However, regarding price, polyimide laminates tend to be more expensive than FR4 laminates. But this cost difference is justified by the fact that polyimide laminates provide better survivability percentages when PCBs are functioning under harsh conditions. Moreover, a rigid PCB that utilize polyimide tends to bear a thermal cycle that is more stable which makes it more predictable and hence manageable.

Teflon Bonding Piles and Laminates

Teflon bonding piles and laminates provide impeccable electrical properties, making them great for constructing high-speed PCBs and electrical components. However, compared to polyimide components, Teflon components cost more money. But in the long run, PCB designers get their money’s worth as they generate PCBs that bear impeccable speeds.

When working with Teflon materials, the manufacturer can choose to coat the component onto a glass fabric. However, they can also manufacture the component as a film (unsupported) or with it bearing unique additives and fillers to boost its mechanical properties.

Why are Teflon bonding Piles and Laminates not that popular?

Teflon PCBs’ production process requires technicians with exceptional skills and unique equipment. What’s more, this production process tends to yield fewer PCBs.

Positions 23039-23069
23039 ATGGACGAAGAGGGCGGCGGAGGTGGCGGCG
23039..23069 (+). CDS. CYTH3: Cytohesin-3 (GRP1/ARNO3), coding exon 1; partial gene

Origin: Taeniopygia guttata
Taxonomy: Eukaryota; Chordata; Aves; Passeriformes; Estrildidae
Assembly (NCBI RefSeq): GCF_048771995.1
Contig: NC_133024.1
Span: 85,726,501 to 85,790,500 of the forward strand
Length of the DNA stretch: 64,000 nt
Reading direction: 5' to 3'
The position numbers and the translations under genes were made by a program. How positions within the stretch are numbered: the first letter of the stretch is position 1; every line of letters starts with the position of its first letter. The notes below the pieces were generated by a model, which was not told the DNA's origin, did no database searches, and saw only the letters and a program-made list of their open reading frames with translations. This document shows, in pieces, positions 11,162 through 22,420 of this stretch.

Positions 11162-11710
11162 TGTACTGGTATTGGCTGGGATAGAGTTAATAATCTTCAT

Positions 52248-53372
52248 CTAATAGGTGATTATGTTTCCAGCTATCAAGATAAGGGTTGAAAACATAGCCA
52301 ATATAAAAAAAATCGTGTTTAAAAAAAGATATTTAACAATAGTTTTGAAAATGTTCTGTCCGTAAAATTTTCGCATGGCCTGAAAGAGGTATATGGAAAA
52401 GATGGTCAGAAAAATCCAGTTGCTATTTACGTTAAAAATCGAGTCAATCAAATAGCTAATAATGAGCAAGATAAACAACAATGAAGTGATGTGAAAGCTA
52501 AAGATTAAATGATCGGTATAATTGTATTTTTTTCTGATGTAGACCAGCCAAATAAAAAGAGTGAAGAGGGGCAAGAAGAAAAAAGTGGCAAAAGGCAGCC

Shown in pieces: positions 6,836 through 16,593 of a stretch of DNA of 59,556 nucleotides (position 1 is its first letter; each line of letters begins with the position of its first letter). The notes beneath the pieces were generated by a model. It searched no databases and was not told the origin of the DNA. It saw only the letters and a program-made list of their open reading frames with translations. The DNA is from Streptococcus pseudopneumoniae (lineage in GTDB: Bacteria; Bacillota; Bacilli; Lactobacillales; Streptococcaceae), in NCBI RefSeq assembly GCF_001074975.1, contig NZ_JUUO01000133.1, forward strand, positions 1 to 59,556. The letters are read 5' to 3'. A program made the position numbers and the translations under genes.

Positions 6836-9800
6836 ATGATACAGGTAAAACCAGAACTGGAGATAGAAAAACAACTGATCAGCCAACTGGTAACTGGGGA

Flexible Laminates

Flex laminates are usually pretty thin and typically help technicians develop flexible PCBs that can fold without snapping or breaking the current’s flow. Moreover, these laminates also play a huge part in the development of rigid flex boards.

These laminates do not bear a glass fabric that helps support a PCB and makes it turgid. Instead, they are built on a plastic film, boosting their flexibility even more.

You can develop a flex laminate system using high-temperature components like LCP (liquid crystal polymer) and polyimide. However, this option tends to cost you a lot as the materials are expensive. On the other hand, you can opt to go with the cheaper option, which involves utilizing low-cost components, for example, PEN and polyester.